What can I say? I understand Lars von Trier. He did some wrong things, absolutely, but I can see him sitting there at the Cannes film festival… I sympathise with him, yes, a little bit.
When von Trier announced that he felt sympathy for Hitler, the grandees of the Cannes film festival responded by declaring him persona non grata. While much can be said of von Trier’s history of provocation, I believe that von Trier’s real mistake lay in expressing sympathy for Hitler rather than empathy. Indeed, while empathy involves understanding why someone does what they do and ‘feeling their pain’, sympathy means also seeing that person in a positive light. The slipperiness of these two concepts and their tendency to bleed into one another poses something of a challenge for writers because empathy and sympathy are quite different concepts. We should be able to understand why someone did something without seeing those actions as in any way acceptable.
Humans can be a surprisingly forgiving bunch and the more we understand another person, the more likely we are to see their actions as justified even if we do not necessarily agree with them. Because of this quirk in human nature, there is a tendency for unlikeable characters to wither beneath the glare of sustained psychological scrutiny, meaning that the more you explore a character’s back story and explain their motivations, the more likely it is that an unsympathetic bastard will turn into a big misunderstood puppy. One could even argue that our tendency to automatically feel sympathy for the characters with whom we empathise accounts for the rise of psychopaths as anti-heroes. Indeed, by labelling a character as a psychopath, writers are making it clear that we ought not to feel much sympathy for them. Consider, for example the difference between character such as Dexter Morgan from Dexter and Vic Mackey from the Shield: Both are stone-cold killers who do not flinch from using horrific violence when it suits them. However, because Dexter has the label ‘psychopath’ attached to him, the character can never be completely sympathetic and so maintains his edge. Conversely, Vic Mackey is just a corrupt cop and, over the series, his actions take on a logic of their own that shifts the character from morally dysfunctional anti-hero to Dirty Harry-style crusader with a private sense of morality. Tellingly, when The Shield ended, Mackey’s future as an office drone was played for its pathos… we were supposed to feel sorry for a man denied access to the streets.
Based upon John Cassavetes’ Gloria (1980), Erick Zonca’s Julia can be seen as an attempt to solve this unintentional drift from empathy to sympathy. Telling the story of a selfish, unpleasant and manipulative alcoholic who kidnaps a child, the film works very hard at humanising its protagonist whilst retaining the opinion that she is a wretched human who is undeserving of either our sympathy or forgiveness. While the experiment is not entirely successful and the film does eventually collapse into something approaching sympathy for its protagonist, the move towards a more sympathetic portrayal is marked by a parallel drift away from character-based drama and towards a more genre-friendly approach to storytelling, thus begging the question as to whether we are more forgiving of genre characters than we are of real people.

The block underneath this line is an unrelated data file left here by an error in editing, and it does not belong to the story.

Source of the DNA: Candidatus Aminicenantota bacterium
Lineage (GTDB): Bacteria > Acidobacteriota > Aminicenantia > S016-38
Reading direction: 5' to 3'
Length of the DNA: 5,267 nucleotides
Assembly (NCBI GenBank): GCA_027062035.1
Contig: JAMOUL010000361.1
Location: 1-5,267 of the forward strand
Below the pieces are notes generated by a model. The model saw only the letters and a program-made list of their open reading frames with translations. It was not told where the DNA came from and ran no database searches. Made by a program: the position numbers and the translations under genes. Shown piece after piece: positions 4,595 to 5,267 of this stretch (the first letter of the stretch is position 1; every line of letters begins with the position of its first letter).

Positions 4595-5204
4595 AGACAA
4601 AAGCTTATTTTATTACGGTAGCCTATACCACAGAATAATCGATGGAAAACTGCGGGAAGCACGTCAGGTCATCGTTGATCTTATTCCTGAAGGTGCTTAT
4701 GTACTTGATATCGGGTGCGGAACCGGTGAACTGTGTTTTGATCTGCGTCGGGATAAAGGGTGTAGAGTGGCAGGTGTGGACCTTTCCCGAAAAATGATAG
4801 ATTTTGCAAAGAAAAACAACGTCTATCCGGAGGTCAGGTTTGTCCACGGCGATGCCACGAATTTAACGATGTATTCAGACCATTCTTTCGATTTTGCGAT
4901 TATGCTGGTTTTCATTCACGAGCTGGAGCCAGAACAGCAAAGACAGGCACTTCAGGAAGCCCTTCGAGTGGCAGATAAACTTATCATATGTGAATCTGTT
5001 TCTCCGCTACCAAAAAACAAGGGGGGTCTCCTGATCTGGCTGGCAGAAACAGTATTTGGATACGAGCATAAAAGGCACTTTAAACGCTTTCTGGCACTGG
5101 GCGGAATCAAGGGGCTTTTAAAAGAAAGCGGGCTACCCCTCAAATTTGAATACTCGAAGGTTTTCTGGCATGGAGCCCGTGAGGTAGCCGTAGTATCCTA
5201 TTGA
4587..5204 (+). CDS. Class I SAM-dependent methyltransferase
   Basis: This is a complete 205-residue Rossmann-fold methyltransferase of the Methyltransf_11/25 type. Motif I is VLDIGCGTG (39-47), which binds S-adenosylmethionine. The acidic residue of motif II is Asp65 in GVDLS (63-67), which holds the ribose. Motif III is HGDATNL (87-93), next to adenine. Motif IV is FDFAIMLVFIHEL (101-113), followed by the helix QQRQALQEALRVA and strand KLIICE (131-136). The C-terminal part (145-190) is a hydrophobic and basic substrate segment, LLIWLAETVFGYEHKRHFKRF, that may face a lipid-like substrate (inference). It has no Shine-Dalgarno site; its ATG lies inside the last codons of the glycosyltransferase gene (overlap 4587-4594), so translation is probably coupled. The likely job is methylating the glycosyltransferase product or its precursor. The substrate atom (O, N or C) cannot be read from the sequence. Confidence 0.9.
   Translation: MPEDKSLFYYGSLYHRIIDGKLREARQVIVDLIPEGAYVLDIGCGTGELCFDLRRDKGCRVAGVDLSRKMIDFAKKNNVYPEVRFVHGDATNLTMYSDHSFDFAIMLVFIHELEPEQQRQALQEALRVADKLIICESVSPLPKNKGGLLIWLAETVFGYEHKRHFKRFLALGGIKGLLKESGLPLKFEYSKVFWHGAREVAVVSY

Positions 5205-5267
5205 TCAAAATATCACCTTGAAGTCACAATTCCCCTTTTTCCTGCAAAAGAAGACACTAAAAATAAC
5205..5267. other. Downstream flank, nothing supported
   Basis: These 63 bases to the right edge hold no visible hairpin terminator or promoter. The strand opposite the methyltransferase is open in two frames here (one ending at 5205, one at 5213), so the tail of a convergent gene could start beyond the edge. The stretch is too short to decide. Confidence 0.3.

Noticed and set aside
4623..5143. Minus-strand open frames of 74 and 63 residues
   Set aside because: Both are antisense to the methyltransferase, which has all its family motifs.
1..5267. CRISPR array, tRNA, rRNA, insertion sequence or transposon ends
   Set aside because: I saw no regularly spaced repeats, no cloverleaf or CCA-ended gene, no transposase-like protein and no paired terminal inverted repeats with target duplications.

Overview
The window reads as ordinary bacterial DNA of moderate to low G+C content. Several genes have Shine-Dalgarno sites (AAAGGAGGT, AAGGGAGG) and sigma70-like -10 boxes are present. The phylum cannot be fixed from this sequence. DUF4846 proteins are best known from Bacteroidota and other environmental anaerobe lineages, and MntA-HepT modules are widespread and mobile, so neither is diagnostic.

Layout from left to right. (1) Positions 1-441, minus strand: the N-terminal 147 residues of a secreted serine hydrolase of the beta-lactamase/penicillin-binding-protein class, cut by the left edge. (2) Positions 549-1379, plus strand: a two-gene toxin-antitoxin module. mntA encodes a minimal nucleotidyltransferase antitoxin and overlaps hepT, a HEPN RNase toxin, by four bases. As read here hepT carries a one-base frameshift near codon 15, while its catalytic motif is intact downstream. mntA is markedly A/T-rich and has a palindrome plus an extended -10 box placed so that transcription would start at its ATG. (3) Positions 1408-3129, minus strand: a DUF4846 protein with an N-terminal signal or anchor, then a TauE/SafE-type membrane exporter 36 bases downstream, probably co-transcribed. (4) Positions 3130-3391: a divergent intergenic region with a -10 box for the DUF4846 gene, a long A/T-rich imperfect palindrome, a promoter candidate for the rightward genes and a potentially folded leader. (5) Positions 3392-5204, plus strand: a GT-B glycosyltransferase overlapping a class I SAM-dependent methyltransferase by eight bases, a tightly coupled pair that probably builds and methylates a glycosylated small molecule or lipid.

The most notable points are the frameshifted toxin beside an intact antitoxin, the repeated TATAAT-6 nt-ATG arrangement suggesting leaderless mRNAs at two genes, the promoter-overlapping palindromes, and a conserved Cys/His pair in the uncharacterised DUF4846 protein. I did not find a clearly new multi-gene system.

The film opens on a nightclub. A horrid, dark and sweat-soaked place filled with middle-aged men in ugly suits and middle-aged women in dresses that don’t quite fit and wouldn’t have looked all that nice even if they did. Central to this portrait of human misery is Julia (Tilda Swinton). Tall, red-haired and visibly wasted, Julia dances and flirts her way around the club as she roars her absolute joy and contentment. Hard cut to the following morning and Julia is crawling out of a man’s car. “Don’t fucking touch me!” she barks at the man before walking to her own car and driving home. The slouch in her shoulders suggests that, despite having slept, Julia is still pissed. The curtness of her response to the man’s overture also suggests that these sordid encounters are very much a part of Julia’s day-to-day existence. She’s used to waking up in cars with strange men. In other words, Julia is an alcoholic.
Having diagnosed the root of Julia’s problems, Zonca swiftly moves on to exploring the consequences of Julia’s alcoholism. In a pair of elegantly juxtaposed meetings, we see Julia sneering first at fellow addicts and then at fellow employees. Because she does not recognise that she has a problem, Julia has contempt for the other people at AA. Because she does not recognise that her actions have consequences, Julia is sacked from her job. Forced onto the margins of society by her intolerable behaviour and alienated from the demi-monde of drunks and addicts by her act of denial, Julia’s sole remaining link to the world outside of her alcoholism is her sponsor Mitch (Saul Rubinek) who takes it upon himself to help her out whenever he can.
Aside from establishing quite how fantastically unsympathetic and self-destructive Julia can be, these early scenes also serve to introduce the film’s main psychological motif. At one point, Mitch delivers a speech explaining that he believes in Julia because he managed to put his life back together despite being far more aggressive and self-destructive than Julia. Mitch presents his protection of Julia as an expression of his faith in her as an individual but the truth behind his actions is far more self-serving: Mitch needs to believe that Julia can be redeemed because, if Julia can be redeemed, then so can he. This act of psychological slight-of-hand recurs throughout the film and constitutes Zomca’s main insight into the human condition. According to Zonca, it is a lot easier to lie about yourself when you believe in a lie that you tell about other people. Indeed, by treating Julia as though she can be redeemed, Mitch is asserting and re-asserting his faith in the belief that his redemption will hold. This complex act of psychological transference is perfectly captured in a Eurythmics song that plays in the film’s opening scene:
Some of them want to use you
Some of them want to be used by you
Some of them want to abuse you
Some of them want to be abused
The consolatory power of lies about other people is further explored in Julia’s relationship with a neighbour. Julia first encounters Elena (Kate del Castillo) at her AA meeting and, initially, Elena’s pleasant demeanour and generous spirit seems to suggest that she is further along than the deluded Julia. However, Elena then attempts to enlist Julia in a hair-brained scheme to kidnap her own son. Elena swears that she has “more money than she needs” and that she will pay Julia to help her regain custody of her son. Despite it being obviously too good to be true, Julia swallows Elena’s story hook, like and sinker and sets about borrowing money in order to buy a gun. Returning to Elena’s flat in order to get the money that will allow her to pay back the debt, Julia suddenly realises that Elena was lying and that she is just as broke as Julia. When Julia challenges Elena, the woman suddenly lets her mask slip and we can see the savagery hidden within. Elena needed to believe that she could get her son back just as Julia needed to believe that Elena was a well-intentioned fool who would happily give all of her money to Julia.